Where is Carriacou?
This Island is in the Caribbean Sea it is the largest island of the Grenadines and is one of the three main islands that make up the state of Grenada; Petite Martinque (pronounced Pitty Mar-ti-neek) is the other. The island is believed to have gotten its name from the earliest settlers, the Amerindians, the called Carriacou Karyouacou, the Carib language for the “land of reefs”, and is pronounced Carry-a-koo. The French were the first European settlers and were followed by the English & Scottish settlers. The residents of Carriacou are proud and independent people, both the African and Glaswegian descendants can trace their ancestry back to the tribe to which they belong.
Carriacou is the most southerly of the Grenadine islands, located 20 miles north of Grenada. The island is 13 sq miles (34 km²), and a dependency of Grenada with a population of approximately 6,000. The main settlements on the island are Hillsborough, L’Esterre, Harvey Vale, and Windward. Its natural beauty and relaxed lifestyle lead to its international reputation to be among the friendliest, safest and most beautiful islands in the Caribbean. Miles of empty white sand beaches, deep aqua bays, spectacular hill views of surrounding Grenadine islands, nature trails, gorgeous reefs and safe anchoring harbours attract people from all over the world. Carriacou has no rivers. The water supply for the island comes from its rainfall. The driest time of the year is between January and June.
The short distance between islands and the complete lack of active border patrol mean that it is possible to move between nations relatively easily – a common situation in the Caribbean.
Carriacou’s Island Neighbours
The neighboring island of Petite Martinique is 2 1/2 miles away from Carriacou, and also a part of Grenada. With its 586 acres (2.4 km²), population 900, it is relatively smaller than Carriacou. The residents of this island live by boat-building, fishing and seafaring.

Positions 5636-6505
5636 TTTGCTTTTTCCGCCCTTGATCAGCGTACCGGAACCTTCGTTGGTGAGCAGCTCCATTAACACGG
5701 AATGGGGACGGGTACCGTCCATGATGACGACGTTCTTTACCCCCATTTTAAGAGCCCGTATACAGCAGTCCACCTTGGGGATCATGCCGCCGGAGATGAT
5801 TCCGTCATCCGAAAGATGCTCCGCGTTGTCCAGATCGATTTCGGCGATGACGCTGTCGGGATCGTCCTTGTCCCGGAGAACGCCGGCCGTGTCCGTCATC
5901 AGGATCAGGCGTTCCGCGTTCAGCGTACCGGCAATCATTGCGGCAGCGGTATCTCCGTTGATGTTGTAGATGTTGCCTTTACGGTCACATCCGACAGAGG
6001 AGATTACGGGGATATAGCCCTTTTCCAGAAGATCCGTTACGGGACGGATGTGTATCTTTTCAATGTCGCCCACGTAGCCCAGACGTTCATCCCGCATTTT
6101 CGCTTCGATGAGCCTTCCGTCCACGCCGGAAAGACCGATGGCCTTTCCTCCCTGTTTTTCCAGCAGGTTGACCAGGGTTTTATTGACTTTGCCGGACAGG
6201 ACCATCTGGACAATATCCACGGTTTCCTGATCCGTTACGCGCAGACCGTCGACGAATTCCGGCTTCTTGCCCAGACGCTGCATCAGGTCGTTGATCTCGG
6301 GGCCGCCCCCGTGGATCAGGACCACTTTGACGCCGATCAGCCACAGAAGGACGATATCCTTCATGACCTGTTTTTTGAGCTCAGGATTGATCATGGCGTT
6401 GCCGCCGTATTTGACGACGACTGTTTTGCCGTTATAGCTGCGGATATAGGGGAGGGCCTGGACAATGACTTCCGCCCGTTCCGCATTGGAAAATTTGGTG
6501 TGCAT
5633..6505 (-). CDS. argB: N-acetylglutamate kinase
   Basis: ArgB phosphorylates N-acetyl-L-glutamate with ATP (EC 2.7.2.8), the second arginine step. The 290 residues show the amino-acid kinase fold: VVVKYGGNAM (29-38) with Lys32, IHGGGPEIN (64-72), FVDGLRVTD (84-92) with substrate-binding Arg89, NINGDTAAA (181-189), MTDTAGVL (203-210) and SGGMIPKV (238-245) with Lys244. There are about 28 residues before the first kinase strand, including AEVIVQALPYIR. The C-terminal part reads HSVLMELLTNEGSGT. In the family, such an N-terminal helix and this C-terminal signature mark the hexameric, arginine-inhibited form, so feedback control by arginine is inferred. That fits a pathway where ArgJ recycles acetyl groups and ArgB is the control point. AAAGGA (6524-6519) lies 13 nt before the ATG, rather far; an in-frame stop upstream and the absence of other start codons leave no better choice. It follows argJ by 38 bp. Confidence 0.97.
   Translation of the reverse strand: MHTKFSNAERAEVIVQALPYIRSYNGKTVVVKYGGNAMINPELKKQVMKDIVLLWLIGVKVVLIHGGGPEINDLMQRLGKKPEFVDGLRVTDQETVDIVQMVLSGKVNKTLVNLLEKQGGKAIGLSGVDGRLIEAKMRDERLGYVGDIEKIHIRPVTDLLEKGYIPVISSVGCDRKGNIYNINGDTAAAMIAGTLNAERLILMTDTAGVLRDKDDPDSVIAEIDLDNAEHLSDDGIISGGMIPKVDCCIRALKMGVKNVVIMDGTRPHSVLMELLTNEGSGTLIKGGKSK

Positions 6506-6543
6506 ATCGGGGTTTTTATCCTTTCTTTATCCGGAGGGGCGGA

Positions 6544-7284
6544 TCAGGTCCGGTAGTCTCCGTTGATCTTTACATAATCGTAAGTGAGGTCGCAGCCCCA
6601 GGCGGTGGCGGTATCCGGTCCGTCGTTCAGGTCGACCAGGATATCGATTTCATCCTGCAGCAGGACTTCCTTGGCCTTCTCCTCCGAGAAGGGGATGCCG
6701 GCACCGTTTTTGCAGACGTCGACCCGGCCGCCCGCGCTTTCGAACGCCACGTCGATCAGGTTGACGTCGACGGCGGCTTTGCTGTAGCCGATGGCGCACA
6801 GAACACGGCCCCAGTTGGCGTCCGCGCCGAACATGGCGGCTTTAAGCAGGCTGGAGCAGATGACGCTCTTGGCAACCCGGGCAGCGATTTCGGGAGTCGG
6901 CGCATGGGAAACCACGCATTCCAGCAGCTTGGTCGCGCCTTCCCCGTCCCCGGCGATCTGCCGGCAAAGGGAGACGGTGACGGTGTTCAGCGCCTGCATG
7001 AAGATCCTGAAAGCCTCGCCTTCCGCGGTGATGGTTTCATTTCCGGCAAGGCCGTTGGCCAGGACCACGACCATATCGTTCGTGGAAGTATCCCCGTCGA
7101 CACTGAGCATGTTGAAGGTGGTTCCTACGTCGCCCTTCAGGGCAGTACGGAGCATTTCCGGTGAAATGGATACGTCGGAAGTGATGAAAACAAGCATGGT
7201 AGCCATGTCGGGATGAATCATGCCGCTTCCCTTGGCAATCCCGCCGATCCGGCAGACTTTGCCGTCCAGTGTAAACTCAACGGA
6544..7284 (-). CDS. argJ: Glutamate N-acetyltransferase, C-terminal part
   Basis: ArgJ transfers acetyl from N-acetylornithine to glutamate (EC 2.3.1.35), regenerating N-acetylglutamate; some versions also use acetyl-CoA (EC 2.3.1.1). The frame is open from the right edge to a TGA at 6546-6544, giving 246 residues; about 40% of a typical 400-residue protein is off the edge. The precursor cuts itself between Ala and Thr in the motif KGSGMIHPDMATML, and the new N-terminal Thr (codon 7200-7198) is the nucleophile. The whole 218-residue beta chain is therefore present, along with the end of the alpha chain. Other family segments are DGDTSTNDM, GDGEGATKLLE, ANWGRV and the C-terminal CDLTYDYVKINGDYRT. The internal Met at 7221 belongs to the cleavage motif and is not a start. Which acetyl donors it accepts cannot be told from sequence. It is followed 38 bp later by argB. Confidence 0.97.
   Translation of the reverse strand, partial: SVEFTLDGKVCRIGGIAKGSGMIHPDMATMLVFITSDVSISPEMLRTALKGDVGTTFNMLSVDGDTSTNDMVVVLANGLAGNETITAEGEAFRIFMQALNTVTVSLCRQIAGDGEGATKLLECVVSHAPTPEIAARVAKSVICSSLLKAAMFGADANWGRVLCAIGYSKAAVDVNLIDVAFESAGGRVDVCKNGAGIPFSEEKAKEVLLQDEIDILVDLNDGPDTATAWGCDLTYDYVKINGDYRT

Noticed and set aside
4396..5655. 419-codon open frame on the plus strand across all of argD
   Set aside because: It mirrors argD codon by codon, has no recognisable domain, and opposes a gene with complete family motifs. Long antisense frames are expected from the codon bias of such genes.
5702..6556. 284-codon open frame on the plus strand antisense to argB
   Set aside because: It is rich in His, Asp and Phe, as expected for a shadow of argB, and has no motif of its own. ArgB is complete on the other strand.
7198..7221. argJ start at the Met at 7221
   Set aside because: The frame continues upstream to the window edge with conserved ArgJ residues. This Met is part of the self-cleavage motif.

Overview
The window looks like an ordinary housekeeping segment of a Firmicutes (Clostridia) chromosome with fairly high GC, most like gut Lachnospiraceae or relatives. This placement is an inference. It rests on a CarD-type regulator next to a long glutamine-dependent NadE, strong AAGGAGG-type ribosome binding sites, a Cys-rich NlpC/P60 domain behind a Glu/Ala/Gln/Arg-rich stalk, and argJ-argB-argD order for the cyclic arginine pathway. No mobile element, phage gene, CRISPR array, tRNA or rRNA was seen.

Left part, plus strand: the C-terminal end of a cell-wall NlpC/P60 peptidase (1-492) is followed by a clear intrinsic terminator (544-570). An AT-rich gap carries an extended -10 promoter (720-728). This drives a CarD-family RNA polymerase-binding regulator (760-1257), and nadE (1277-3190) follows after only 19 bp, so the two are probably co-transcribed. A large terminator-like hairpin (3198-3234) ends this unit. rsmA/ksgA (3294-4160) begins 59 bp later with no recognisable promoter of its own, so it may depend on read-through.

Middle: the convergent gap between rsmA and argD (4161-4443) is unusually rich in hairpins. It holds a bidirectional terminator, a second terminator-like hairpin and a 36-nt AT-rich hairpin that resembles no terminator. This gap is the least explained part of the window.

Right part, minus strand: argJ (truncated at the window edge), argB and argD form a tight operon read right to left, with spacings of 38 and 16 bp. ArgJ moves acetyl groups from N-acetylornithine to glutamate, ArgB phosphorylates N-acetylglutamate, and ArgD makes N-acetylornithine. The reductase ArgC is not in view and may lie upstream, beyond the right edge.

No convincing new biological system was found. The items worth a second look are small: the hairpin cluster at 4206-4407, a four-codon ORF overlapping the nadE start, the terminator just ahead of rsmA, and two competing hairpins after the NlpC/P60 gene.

The inhabitants of Carriacou perform the Big Drum or Nation dance which celebrates their West African ancestors that were brought to the island during slavery times. These Big Drum dances are usually performed at “Maroons” village festivals or fetes, where food and drink are prepared. They can also be danced at wakes and tombstone feasts in honor of dead relatives.
There still is a traditional boat-building culture located in the village of Windward, in the northeastern side of the island, where Carriacou’s Scottish and Irish ancestors are concentrated.
Hurricanes on Carriacou
Though Hurricane Ivan in 2004 dealt a devastating blow to the island of Grenada, remarkably, Carriacou and Petite Martinique suffered significantly less damage. However, in 2005, Hurricane Emily, hit Carriacou, damaging and forcing evacuation of its, then, only hospital and destroying or damaging hundreds of homes.
There are three major cultural festivals held on Carriacou. Carnival is held in February or early March. The Carriacou Regatta, held on the first weekend in August, is a racing event for locally built boats. In 2005, the Regatta celebrated its 40th anniversary. The Parang on the weekend prior to Christmas celebrates the island’s traditional Christmas music and culture. Since the turn of the millennium, a new festival of growing popularity has been started – the Carriacou Maroon Festival held during the second quarter of the year.
The residents of Carriacou travel mainly by privately run 15 seater buses. There is car rental available on the island and taxis for the night. More of the locals have fishing boats than cars. For external transportation they have a small airport on Carriacou and a small ferry boat that runs between Carriacou, Grenada and Petite-Martinique.